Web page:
Zim Celebs

Decibel says Plot Mhako, Nashtv & bloggers are hindering Zimbabwean music’s international breakthrough

Decibel, a well-known Urban Grooves artist, says Zimbabwe has talented individuals who could break into the international scene in the arts and entertainment sector. However, he believes that bloggers like Plot Mhako and Tinashe Mutarisi’s NashTV are hindering the progress of Zimbabwean music. According to Decibel, these bloggers promote certain artists they favour or who can pay them, neglecting those with genuine talent that could put Zimbabwe on the map.

Decibel claims that the problem lies with bloggers like Plot Mhako, who seem more interested in personal gain and self-promotion rather than genuinely supporting and exposing talent. He questions whether money should determine talent and argues that the negative stories of artistes who do not pay spread faster than positive ones. He said:

The real problem about why Zim music doesn’t break international has nothing to do with quality. It is these idiots vana Plot Mhako who seem to intent to expose talent ivo vachingodamari. Do you really think kuti mari ndiyo inodefyna talent

@nashtv, earGROUND AFRICA ava vakatodemanda cash kuti vaite mention album rangu. Ndikaramba and they blue ticked. What we needed to prove is that the opposite is true. Kuti negative story vachamhanya nayo.

Decibel’s comments align with those made by Lazzie T Chapo, an experienced producer and artist. Lazzie T recently spoke to Uncle Joe and said Plot Mhako refused to provide him with public relations (PR) services and often criticises Zimdancehall without offering constructive solutions to improve the genre. Lazzie T believes that Mhako shows favouritism towards certain artists he personally admires. Lazzie T said despite this, he appreciates Mhako’s efforts to promote the music industry.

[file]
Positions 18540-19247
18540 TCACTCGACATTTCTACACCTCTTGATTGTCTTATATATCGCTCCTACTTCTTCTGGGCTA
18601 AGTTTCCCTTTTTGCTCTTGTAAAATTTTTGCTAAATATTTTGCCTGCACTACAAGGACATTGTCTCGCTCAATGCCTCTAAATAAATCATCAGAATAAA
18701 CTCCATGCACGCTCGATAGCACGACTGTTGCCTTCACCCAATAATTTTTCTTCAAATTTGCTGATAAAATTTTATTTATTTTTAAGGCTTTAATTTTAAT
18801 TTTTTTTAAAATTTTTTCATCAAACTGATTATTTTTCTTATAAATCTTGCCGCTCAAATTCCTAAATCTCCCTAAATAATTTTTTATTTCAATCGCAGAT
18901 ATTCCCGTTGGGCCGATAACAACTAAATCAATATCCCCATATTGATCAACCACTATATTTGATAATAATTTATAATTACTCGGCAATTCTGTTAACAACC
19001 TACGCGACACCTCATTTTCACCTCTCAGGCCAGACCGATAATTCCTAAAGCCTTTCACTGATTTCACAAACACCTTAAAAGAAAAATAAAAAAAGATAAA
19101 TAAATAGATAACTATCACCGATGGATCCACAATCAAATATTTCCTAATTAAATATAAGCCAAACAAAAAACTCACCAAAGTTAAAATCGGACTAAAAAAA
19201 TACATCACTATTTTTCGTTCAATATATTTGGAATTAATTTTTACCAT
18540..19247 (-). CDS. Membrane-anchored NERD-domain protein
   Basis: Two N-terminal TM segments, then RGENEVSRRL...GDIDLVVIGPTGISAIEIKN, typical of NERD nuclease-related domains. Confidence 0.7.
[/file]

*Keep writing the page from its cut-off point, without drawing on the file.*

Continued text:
In response, Plot Mhako defended himself, stating that Decibel wanted free marketing and promotion while expecting to make money from his music. Plot Mhako believes that if an artist produces good music, they may not require extensive external promotion and PR. He said:

You can keep further embarrassing yourself each time you open your mouth / post something. You wanna make money with your music whilst at the same time you feel entitled to receive free PR & marketing. How does that work? Simple advise to you is: „Make good music and you may not need much external promotion & PR„ Heal “!

Some people disagreed with Decibel, suggesting that he was bitter because he was no longer active in the music industry. They claimed that blaming bloggers or seeking attention would not solve his problems and advised him to focus on creating a hit song instead. One commentator said:

Have you ever mentioned this page on any of your songs #No but you want them to do so for you freely usade zvemahara iwewe hausi shiri (don’t love freebies you’re not a bird). earGROUND AFRICAA keep on going mukupusha mawrks mukaona muchitaurwa kudai nevanhu vakadai mukushanda (you’re doing great that’s why people are recognising you).

On the other hand, some individuals supported Decibel’s viewpoint. They accused certain bloggers of favouritism and gatekeeping, promoting only a select group of artists while ignoring others. They advised artists to concentrate on their craft and talent, as these bloggers might not advocate for them unless they are part of their inner circle.

Others argued that demanding payment for promotional services is acceptable, but refusing to promote an artist solely because they didn’t pay, while negatively mentioning the same artist, is unethical. If bloggers cannot promote an artist for free, Decibel suggests they should refrain from mentioning the artist altogether. Chimedza Darius Bryton concurred:

Seh calaz akambovataura mablogger ava kuti vane vanhu vavo vavanopusha. Ukaramba kubuda Mari vanoti pese pawatadza vanoita number one kubuditsa asi Pawagona Havadi kubatikira. Plot mhako imboko kubva kudhara kungoti vakawanda havasati vakumuziva. (Seh Calaz spoke about these bloggers, they push certain individuals. If you don’t pay, they target where you fail and expose but if you do good, they don’t dare mention you.)

Some individuals remained neutral, acknowledging that corruption and self-interest are prevalent in the industry. They emphasised the need for systemic change and addressing the root causes of failure in various sectors. They highlighted the importance of focusing on solutions and fostering a culture of love and support rather than spreading hatred.

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